INDIANAPOLIS — Coach Chuck Pagano won't give anybody a break over the next three weeks.
With his offense still struggling to get out of its early-game funk, a defense yielding far too many points and coverage units that have been anything but special, the Colts know there's too much to fix to take a break.
So they will play out the season with as many starters as possible.
"We talked today and said, 'They gave us 16 games, we're playing 16 games,'" Pagano said Monday. "Right now, we've got a lot of things to get better at. We have to go back to work and play good football, consistent football for 60 minutes."
Colts fans should welcome the philosophical change.
After spending years watching team officials rest players when nothing more could be achieved in the playoff hunt — they threw away a shot at a perfect season in 2009 — Pagano made it clear Monday this season would be different.
Indy (8-5), a 42-28 loser at Cincinnati, has the luxury of resting players after Tennessee's loss at Denver handed the Colts the AFC South title.
Barring a dramatic change, the Colts will be the No. 4 seed behind AFC West leader Denver (11-2), East leader New England (10-3) and the North-leading Bengals (9-4), who now hold the head-to-head tiebreaker.
This is not how the Colts wanted to go into the playoffs.
"You never want to backdoor your way into it, but we won (the division)," NFL sacks leader Robert Mathis said. "We're in there, punched our ticket to the playoffs. We just have to hit the switch. We have to turn it up and we have to get on the right track: offense, defense and special teams."
Finding flaws shouldn't be difficult. Fixing them might be.
Indy has been outscored 114-24 in the first halves of the last six games, forcing Andrew Luck to take to the air. On Sunday, it was more of the same, though Luck did find some new targets by throwing two touchdowns each to LaVon Brazill and Da'Rick Rogers. That's a promising sign for an offense that has struggled mightily since losing Reggie Wayne for the season Oct. 20.
But the offensive line still allowed too much pressure on the star quarterback and couldn't get Indy's new power running game on track. That much change Sunday against Houston (2-12) as the Colts try to extend a streak of 29 games without back-to-back losses.
"There's no pity parties ever thrown here," Luck said. "It's always get back to work and let's do what we know how to do. It's good to be resilient and hopefully we can keep that streak going."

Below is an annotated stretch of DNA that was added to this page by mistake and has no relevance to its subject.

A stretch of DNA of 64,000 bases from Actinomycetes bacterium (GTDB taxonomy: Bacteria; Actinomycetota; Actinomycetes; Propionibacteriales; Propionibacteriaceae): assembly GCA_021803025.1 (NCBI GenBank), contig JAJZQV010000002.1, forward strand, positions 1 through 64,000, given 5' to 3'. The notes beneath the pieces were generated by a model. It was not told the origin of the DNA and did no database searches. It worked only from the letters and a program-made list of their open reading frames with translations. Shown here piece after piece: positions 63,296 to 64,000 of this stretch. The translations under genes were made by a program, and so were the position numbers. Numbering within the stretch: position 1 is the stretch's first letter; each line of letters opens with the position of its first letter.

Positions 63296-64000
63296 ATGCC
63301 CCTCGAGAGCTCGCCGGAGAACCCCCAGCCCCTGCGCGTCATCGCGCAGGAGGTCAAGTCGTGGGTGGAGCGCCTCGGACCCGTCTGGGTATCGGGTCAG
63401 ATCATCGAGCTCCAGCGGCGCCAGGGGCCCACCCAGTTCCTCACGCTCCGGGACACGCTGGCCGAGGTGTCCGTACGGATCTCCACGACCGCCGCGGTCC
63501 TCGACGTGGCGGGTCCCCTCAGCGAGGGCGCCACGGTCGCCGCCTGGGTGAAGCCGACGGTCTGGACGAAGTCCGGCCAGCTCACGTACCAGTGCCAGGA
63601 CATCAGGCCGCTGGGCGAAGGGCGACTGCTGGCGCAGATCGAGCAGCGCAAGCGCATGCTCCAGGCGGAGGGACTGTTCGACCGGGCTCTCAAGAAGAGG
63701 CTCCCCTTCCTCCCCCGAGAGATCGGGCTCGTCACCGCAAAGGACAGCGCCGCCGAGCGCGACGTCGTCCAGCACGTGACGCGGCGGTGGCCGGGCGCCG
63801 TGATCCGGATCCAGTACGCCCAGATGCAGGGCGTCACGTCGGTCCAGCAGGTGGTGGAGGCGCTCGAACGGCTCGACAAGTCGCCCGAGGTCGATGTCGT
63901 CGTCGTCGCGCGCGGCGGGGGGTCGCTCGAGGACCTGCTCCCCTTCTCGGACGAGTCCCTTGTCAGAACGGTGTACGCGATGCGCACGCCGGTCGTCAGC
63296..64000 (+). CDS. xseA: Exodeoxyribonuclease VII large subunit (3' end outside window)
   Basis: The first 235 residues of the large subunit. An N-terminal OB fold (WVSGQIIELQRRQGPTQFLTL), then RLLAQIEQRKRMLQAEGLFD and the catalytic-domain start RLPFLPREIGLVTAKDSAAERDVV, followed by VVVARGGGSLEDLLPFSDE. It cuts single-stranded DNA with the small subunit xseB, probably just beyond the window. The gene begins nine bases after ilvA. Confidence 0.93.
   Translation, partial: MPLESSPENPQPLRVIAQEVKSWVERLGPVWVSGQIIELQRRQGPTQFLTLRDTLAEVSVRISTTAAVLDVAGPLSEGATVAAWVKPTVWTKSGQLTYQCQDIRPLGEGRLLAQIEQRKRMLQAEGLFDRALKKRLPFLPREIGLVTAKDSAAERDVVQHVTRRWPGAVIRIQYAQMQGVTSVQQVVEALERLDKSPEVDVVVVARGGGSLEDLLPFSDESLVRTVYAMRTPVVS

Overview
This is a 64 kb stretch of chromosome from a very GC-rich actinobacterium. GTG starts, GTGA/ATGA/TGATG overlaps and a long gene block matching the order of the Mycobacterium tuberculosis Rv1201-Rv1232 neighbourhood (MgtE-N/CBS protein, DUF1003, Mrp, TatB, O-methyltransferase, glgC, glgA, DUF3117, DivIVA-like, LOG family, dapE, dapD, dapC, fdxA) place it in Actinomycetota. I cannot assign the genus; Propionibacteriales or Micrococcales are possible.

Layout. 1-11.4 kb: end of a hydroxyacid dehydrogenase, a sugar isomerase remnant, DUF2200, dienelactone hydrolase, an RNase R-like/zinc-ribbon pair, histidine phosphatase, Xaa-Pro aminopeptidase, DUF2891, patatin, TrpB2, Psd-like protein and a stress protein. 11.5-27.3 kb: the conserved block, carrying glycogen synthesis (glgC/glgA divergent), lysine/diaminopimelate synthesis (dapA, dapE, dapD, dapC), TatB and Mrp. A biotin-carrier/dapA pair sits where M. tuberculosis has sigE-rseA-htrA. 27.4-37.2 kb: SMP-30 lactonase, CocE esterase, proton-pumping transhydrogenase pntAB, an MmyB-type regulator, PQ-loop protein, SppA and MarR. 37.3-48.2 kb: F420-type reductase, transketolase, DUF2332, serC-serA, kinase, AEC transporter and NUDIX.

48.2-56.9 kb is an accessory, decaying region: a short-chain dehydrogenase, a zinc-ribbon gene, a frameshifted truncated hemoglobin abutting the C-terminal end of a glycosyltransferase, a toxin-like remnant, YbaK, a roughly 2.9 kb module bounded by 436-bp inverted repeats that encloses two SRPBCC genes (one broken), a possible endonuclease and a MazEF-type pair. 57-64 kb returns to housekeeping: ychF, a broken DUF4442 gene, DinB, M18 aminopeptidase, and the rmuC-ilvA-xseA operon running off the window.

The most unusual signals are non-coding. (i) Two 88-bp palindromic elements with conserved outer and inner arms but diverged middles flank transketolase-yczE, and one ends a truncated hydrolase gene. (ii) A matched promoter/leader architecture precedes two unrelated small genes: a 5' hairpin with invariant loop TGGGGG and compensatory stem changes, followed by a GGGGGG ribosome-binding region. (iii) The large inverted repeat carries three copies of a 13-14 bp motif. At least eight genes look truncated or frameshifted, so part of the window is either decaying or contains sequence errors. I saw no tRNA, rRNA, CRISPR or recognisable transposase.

Defensively, things also are out of sync.
After investing tens of millions in free agency to give Pagano a stouter unit, the Colts have allowed their last six opponents to score 31.8 points per game.
But as Mathis knows, generating late-season momentum is not necessarily indicative of future playoff results.
A year ago, the Ravens lost four of their last five and still went on to win the Super Bowl. Mathis still tells tales about 2006 when the Colts lost three of four before winning the season finale, a span that included giving up more than 300 yards in a blowout loss to Jacksonville.
At the time, most were convinced the Colts would make an early exit. Instead, they beat Kansas City, won at Baltimore and rallied to beat the Patriots in the AFC title game before bringing home the Lombardi Trophy.
And now, Mathis is hearing the same sort of complaints.
"You want to be consistent. If you can be consistent, we're tough to deal with," he said. "I think we can go all the way when we play the style of football we know we can play."
Pagano isn't dismissing the notion. He just knows things must get sharper over the next three weeks.
"There are signs in all three phases, in all these games where we do some really good stuff," Pagano said. "We've just got to do it on a consistent basis."
Note: The Colts put running back Chris Rainey on season-ending injured reserve Monday with a broken lower leg. They signed former Cowboys running back Tashard Choice to take his place on the 53-man active roster.
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